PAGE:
Johannesburg - The credit health of overburdened consumers deteriorated in the second quarter, credit bureau TransUnion said yesterday, and it is expected to worsen further amid rising rates, high inflation and a weak economic outlook.
Cash-strapped consumers are digging deeper into their pockets as food, fuel and power costs increase, and a tightening interest rate cycle is expected to heighten their vulnerability.
The Reserve Bank raised its repo rate by 25 basis points this month, its second increase this year, as inflation remained above the 6 percent ceiling of its target range.
Yesterday TransUnion’s consumer credit index declined to 48.9 in the second quarter from 49.8 in the first quarter, extending the decline in credit health to 10 consecutive quarters since the fourth quarter of 2011.
A score below 50 indicates consumer credit health is worsening, while a score above 50 shows fewer payment defaults.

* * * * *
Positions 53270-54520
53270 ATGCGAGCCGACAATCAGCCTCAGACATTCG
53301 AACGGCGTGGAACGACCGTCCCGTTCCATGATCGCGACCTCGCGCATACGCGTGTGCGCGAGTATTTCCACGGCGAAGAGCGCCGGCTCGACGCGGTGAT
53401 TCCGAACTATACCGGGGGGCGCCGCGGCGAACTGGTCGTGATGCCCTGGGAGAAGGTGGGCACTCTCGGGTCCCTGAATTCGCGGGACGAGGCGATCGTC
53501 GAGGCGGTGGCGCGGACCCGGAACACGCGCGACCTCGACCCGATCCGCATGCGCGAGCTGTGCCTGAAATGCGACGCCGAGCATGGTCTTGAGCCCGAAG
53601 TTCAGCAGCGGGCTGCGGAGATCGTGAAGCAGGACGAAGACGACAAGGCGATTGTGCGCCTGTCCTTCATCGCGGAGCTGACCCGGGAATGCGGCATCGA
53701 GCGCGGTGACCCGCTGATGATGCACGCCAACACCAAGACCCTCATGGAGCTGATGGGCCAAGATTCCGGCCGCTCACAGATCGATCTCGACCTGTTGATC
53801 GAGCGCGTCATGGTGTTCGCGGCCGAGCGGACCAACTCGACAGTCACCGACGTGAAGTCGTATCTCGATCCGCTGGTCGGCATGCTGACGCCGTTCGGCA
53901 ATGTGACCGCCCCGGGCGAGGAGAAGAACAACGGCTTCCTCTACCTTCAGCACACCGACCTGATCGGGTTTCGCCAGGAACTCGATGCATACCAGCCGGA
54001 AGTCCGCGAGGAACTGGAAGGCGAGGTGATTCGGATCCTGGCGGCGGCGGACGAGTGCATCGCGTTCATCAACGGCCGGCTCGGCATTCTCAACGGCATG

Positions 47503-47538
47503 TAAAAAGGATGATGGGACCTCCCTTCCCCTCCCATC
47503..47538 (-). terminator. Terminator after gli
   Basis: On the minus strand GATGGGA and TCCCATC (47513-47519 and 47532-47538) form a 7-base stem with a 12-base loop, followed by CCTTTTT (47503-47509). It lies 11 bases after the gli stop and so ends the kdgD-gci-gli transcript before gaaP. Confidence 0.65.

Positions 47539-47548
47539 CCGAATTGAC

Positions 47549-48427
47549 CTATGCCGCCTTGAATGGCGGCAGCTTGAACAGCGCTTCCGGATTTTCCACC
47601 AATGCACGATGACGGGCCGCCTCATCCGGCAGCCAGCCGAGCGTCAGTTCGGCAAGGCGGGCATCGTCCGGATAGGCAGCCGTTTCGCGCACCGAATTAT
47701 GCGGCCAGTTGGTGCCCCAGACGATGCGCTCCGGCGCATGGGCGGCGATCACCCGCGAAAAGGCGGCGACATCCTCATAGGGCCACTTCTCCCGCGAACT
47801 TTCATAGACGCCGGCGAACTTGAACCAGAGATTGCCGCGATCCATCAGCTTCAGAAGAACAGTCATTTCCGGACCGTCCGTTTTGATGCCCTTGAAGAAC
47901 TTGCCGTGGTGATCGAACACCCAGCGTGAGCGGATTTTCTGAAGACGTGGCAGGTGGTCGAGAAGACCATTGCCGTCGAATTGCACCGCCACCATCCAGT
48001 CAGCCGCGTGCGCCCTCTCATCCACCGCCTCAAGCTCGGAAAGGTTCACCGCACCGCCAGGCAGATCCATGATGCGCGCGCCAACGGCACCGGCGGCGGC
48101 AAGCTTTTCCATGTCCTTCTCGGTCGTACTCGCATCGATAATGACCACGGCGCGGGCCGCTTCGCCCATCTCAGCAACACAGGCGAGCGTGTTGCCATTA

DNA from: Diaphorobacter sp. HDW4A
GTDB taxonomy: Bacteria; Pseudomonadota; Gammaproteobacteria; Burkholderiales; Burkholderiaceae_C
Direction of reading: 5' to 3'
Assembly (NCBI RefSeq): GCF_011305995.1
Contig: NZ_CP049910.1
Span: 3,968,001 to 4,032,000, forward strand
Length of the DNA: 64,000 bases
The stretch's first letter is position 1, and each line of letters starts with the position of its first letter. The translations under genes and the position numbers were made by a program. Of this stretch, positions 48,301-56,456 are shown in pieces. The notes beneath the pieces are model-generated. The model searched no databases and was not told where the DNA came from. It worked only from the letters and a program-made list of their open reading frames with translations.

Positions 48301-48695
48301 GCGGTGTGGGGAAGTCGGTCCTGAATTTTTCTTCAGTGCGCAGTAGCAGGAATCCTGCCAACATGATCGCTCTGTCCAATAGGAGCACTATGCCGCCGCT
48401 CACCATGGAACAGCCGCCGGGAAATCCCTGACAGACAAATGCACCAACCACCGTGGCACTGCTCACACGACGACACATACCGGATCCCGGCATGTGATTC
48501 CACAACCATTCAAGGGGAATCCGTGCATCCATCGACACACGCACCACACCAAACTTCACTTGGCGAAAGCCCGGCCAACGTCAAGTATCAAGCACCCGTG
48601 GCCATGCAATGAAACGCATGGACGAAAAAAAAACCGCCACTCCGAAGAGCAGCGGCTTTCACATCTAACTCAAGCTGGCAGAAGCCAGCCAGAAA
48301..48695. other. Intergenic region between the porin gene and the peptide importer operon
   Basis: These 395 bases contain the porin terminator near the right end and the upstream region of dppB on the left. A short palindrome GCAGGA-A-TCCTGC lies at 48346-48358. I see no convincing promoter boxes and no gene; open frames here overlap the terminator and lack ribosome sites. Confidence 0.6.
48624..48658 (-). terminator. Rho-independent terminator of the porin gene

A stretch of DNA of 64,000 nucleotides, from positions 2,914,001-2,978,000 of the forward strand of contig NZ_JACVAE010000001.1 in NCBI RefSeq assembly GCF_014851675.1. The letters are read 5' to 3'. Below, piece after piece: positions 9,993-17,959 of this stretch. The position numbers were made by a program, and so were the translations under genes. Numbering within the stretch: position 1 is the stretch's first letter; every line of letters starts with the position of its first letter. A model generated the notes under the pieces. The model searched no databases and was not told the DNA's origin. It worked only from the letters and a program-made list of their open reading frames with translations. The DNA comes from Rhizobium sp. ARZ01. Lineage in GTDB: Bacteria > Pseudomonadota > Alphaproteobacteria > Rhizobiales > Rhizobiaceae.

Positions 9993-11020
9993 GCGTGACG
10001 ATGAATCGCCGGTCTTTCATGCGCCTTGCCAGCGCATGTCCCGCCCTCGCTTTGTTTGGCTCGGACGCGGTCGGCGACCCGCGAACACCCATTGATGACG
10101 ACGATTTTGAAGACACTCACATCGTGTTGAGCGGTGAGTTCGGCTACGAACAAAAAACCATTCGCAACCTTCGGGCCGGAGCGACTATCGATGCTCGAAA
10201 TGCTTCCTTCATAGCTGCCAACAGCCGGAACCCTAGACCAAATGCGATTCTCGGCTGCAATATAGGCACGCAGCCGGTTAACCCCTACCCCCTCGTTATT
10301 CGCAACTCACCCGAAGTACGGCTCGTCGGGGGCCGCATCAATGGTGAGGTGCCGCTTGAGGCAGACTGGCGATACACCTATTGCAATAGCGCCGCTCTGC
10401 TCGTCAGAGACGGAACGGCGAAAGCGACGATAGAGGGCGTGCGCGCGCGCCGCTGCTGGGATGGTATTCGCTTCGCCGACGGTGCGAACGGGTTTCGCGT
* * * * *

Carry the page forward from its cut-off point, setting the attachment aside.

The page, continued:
TransUnion also found that household cash flow worsened further in the second quarter and nominal household disposable income growth did not keep up with rising prices of non-discretionary consumer goods and services.
“Real household disposable income growth is around zero percent year on year, indicating that prices of everyday goods and services are rising faster than aggregate incomes,” TransUnion reported.
“Given the recent poor unemployment trends, the sharp decline in inflation-adjusted household income, and yet another interest rate increase by the Reserve Bank in July, it appears unlikely that the rate of defaults will fall in the short to medium term.”
This comes as growth in household credit extension was steady last month at 4.32 percent year on year from 4.30 percent in May. Growth in unsecured credit fell to 5.92 percent year on year last month from 6.68 percent in May.
According to the report, there are 1.2 million accounts that are three months or more in arrears, and 3.8 million accounts that are one month behind. Credit card debt measured R72 billion.